East Bay Community Energy to consider Nuclear Energy from PG&E?

As you know the Local Clean Energy Alliance is committed to advancing true, local clean energy resources and environmental justice.  “Carbon free” resources unfortunately mean Large Hydro Electric and/or Nuclear energy, neither of which are community or environmentally friendly. Learn more about Principles of Environmental Justice


On December 18, East Bay Community Energy (EBCE) will consider accepting “carbon free” energy from PG&E.  This proposal is 30% Hydro Electric and 70% Nuclear Energy. At the moment there is no nuclear in East Bay Community Energy’s power mix and many of us who advocated for Community Choice explicitly intended to have a “nuclear free” program.  


Of course it’s complicated...

This carbon free energy offer is somehow related to negotiations about the Power Charge Indifference Adjustment (PCIA) currently going on in California’s Public Utilities Commission (CPUC). Supposedly, PG&E is offering this allotment of energy for “free” because it has already been paid for through that exit fee, which customers pay when they become Community Choice customers. However, there is much that remains unclear. The final decision about the PCIA will not happen until late 2020. So we don’t know if this “offer” will set a precedent or indicate that we are willing to accept these allotments in exchange for increases in the PCIA? 


East Bay Community Energy CEO, Nick Chaset will present 3 options to EBCE’s Board of Directors on December 18 regarding this PG&E offer. They can accept the entire offer that is estimated to be worth $16M of “carbon free” energy, which would overturn the non-nuclear mandate that was assumed from the beginning for EBCE, and outrage many of the community organizations and customers who don’t want nuclear energy. A second scenario is that they could accept only the large hydro and reject the nuclear, which is worth $5 million dollars for EBCE. Lastly, Chaset  will propose that they could accept the offer, but include the nuclear only in the default product, the east expensive “Bright Choice” option. That would mean that those who can’t afford to pay more for the Renewable 100 “opt up” option will have nuclear in their electricity mix.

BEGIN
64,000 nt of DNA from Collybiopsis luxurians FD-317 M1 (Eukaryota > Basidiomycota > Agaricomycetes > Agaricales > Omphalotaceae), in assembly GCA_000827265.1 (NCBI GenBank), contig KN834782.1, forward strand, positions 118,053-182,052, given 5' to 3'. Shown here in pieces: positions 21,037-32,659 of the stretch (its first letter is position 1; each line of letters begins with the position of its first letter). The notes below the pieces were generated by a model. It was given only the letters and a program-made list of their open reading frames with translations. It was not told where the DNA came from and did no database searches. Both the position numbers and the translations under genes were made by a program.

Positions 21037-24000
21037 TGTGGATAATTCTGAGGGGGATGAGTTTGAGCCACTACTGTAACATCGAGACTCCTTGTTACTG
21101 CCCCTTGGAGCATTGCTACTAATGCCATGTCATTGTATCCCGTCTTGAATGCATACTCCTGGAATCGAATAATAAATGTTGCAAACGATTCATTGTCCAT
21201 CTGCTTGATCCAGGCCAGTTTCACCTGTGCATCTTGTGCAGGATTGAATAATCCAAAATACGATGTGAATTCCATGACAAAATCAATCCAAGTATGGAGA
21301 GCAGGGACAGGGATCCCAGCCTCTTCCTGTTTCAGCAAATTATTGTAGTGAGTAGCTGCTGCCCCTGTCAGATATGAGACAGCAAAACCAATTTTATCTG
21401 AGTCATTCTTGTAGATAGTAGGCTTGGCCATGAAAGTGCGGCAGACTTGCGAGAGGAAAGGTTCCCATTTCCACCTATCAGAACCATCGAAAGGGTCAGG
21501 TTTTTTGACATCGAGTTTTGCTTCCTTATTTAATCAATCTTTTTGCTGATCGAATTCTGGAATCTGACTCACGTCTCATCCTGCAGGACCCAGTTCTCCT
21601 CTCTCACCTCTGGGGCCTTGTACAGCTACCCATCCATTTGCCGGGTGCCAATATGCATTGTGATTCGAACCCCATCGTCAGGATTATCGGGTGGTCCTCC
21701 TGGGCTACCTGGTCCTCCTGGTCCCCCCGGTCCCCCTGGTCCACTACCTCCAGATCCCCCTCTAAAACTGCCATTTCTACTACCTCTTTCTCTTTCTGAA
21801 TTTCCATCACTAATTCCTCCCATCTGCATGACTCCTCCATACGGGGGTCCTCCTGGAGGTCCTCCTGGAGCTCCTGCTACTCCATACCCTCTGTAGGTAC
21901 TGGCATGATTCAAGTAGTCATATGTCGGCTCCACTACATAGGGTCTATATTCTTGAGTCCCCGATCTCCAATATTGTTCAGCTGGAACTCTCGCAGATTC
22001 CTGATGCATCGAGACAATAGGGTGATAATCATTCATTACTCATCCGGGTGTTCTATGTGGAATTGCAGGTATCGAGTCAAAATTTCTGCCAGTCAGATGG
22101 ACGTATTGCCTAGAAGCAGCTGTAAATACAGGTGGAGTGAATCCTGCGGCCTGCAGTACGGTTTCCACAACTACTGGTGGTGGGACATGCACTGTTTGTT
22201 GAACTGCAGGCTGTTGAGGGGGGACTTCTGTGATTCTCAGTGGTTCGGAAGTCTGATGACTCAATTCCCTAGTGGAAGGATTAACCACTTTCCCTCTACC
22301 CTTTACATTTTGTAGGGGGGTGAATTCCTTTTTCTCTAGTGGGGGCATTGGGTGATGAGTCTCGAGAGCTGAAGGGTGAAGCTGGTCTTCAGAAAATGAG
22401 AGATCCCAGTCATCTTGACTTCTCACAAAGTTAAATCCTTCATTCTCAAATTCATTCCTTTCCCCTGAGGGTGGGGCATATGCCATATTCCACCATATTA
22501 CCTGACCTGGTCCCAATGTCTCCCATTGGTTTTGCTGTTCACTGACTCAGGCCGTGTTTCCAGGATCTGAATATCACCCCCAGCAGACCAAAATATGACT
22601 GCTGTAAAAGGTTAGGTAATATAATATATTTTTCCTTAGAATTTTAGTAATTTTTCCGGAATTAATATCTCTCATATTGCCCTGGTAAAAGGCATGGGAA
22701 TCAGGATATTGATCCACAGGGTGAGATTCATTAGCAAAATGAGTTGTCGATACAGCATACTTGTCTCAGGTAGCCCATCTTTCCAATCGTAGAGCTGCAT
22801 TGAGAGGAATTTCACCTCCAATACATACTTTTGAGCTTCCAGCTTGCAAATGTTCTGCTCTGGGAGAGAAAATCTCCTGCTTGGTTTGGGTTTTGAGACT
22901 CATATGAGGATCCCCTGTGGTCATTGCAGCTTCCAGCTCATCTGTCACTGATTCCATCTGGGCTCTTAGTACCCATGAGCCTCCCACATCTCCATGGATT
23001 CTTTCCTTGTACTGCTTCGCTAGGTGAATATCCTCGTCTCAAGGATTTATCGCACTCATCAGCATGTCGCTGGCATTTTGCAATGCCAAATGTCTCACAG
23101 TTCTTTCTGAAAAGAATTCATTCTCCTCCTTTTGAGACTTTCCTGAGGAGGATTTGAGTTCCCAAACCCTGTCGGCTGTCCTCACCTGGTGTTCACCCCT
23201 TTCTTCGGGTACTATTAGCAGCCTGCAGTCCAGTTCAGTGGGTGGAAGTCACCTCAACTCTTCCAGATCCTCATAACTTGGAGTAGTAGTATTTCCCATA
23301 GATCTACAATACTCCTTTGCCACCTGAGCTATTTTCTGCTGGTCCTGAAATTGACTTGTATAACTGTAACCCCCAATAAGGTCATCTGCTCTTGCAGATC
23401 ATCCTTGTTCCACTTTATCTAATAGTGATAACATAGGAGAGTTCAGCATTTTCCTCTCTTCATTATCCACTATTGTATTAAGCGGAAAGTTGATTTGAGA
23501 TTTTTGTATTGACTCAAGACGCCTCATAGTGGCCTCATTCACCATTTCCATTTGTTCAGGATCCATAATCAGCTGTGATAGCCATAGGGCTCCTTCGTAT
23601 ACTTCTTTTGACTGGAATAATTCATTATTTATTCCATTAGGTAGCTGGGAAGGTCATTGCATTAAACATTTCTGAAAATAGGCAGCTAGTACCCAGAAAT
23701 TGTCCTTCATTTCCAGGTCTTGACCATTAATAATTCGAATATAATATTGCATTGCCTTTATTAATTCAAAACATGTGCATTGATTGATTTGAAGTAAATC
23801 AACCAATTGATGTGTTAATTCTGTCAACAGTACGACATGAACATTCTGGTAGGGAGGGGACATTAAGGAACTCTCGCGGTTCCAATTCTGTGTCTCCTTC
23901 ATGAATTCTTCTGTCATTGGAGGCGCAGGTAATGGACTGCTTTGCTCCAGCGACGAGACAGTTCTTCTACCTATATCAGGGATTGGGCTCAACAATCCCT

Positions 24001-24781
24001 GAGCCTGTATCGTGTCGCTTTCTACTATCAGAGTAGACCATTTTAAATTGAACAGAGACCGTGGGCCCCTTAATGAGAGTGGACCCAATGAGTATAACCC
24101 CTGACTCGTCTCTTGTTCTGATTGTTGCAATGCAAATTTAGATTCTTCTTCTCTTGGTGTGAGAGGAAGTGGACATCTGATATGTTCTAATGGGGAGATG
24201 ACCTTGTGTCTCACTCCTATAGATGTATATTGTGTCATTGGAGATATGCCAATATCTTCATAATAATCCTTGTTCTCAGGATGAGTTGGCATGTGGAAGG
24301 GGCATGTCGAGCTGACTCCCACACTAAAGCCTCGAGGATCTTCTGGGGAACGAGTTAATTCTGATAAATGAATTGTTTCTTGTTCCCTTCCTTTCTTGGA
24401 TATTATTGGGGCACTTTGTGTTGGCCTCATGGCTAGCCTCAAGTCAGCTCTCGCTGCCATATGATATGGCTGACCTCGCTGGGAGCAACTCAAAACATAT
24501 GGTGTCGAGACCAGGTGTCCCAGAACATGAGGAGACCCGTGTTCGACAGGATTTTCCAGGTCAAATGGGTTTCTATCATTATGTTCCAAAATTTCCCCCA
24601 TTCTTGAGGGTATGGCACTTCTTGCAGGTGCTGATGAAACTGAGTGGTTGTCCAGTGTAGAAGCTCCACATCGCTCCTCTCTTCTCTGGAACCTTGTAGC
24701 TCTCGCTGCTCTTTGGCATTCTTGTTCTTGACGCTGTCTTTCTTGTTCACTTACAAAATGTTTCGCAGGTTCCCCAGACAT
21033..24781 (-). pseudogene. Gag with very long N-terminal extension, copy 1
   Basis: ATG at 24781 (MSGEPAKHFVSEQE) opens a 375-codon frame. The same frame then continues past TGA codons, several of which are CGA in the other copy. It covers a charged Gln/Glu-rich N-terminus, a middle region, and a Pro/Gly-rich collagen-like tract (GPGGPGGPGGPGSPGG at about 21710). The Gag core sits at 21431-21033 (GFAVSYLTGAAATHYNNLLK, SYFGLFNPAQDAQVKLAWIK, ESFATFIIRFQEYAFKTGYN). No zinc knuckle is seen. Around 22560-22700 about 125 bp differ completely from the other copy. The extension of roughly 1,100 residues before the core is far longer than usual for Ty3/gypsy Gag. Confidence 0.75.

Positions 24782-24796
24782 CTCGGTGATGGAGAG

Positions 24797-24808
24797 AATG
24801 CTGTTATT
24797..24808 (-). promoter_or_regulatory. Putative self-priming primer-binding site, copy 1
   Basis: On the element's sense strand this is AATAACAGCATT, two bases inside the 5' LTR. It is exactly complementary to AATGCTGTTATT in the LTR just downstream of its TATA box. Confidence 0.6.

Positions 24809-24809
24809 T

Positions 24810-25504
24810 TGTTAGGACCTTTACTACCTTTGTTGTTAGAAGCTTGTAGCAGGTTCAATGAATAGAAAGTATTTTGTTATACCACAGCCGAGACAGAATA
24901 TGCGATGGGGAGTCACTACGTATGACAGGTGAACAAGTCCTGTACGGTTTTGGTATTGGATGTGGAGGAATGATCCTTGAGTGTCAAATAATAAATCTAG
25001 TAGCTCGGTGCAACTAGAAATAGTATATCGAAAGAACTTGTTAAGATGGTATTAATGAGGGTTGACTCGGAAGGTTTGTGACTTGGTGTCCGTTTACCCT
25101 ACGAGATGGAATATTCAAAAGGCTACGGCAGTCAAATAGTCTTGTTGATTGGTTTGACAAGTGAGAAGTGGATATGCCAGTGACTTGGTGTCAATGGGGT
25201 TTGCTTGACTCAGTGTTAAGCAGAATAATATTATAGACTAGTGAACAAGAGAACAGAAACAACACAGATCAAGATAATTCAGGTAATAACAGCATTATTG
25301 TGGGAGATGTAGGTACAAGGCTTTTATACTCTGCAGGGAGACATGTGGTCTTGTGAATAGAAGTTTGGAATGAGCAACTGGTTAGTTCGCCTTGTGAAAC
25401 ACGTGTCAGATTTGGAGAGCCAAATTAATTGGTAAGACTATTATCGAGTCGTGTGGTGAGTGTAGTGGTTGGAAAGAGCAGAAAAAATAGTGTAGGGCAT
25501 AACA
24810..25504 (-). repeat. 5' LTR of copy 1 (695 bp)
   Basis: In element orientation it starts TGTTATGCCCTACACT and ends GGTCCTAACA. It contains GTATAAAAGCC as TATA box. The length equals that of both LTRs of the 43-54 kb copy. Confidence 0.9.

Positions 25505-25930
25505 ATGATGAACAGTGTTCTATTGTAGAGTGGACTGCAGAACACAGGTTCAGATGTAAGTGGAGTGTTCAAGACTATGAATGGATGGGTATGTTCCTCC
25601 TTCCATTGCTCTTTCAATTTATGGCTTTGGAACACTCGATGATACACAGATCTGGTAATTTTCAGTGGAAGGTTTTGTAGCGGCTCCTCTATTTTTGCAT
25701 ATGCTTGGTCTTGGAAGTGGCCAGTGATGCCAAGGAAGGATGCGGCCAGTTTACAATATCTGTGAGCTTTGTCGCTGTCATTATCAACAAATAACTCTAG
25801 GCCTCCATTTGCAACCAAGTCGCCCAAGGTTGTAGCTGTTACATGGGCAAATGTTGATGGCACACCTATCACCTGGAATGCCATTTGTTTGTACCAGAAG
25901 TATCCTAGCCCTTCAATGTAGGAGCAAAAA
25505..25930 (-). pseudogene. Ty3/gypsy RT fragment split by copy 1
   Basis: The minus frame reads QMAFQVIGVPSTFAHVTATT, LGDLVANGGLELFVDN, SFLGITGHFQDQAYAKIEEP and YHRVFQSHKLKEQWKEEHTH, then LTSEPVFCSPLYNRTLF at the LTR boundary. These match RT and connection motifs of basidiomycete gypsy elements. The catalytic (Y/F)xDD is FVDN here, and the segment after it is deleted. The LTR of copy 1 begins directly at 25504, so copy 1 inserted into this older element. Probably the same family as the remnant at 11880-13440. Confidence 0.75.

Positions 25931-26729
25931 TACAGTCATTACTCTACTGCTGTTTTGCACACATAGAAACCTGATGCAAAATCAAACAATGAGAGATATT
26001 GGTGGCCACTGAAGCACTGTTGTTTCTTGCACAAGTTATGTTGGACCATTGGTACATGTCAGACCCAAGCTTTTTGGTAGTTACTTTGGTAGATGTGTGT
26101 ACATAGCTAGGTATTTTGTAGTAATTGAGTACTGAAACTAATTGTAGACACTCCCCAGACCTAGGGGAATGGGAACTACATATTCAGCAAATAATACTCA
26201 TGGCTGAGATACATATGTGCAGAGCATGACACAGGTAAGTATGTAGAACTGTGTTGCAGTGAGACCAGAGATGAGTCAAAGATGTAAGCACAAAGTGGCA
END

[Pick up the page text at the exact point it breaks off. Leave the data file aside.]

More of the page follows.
The California Public Utilities Commission (CPUC) allowed PG&E and the other IOUs to charge customers who depart for Community Choice programs the Power Charge Indifference Adjustment (PCIA). It is an exit fee that Community Choice and Direct Access customers pay to PG&E for leaving them.  Now PG&E is dangling a carrot at Community Choice energy programs. For East Bay Community Energy this is worth $16M ($11M worth of nuclear and $5M worth of hydro).  


There are various dynamics here.  Firstly, nuclear energy is not clean energy.  According to the Principles of Environmental Justice,” Environmental Justice calls for universal protection from nuclear testing, extraction, production and disposal of toxic/hazardous wastes and poisons and nuclear testing that threaten the fundamental right to clean air, land, water, and food.”  California has been phasing out nuclear for safety concerns..  Nuclear doesn’t go away long after a power plant is closed, it is often dumped on native lands and the waste waters into the ocean.


Secondly, this leaves Community Choice vulnerable to negative public marketing and smear campaigns. We know PG&E is not a fan of Community Choice.  In addition, this could lead to opt outs which translates to customer loss for East Bay Community Energy.


Another threat is that this proposal is pressuring cities within East Bay Community Energy to reconsider opting all customers into Renewable 100, with rates above PG&E’s or into Brilliant 100 which is mostly large hydroelectric energy marketed as, “carbon free” at price parity to PG&E.  A worse scenario is sticking nuclear into EBCE’s “Bright Choice” option (1.5% discount to PG&E prices) thereby breeding life into this myth that Community Choice are elite programs.


The East Bay Community Energy board agenda is expected to be available December 14 and the board is expected to make a decision on December 18.  We urge you to join us is rejecting nuclear energy in East Bay Community Energy, let’s keep our eyes on the prize. Local clean energy resources and benefit programs is the community choice and as East Bay Community Energy’s tagline says, we have “the power to choose.” ”


You can find this proposal presented by Nick Chaset at the November 22 Executive Committee Meeting here.  For more information contact jessica@localcleanenergy.org.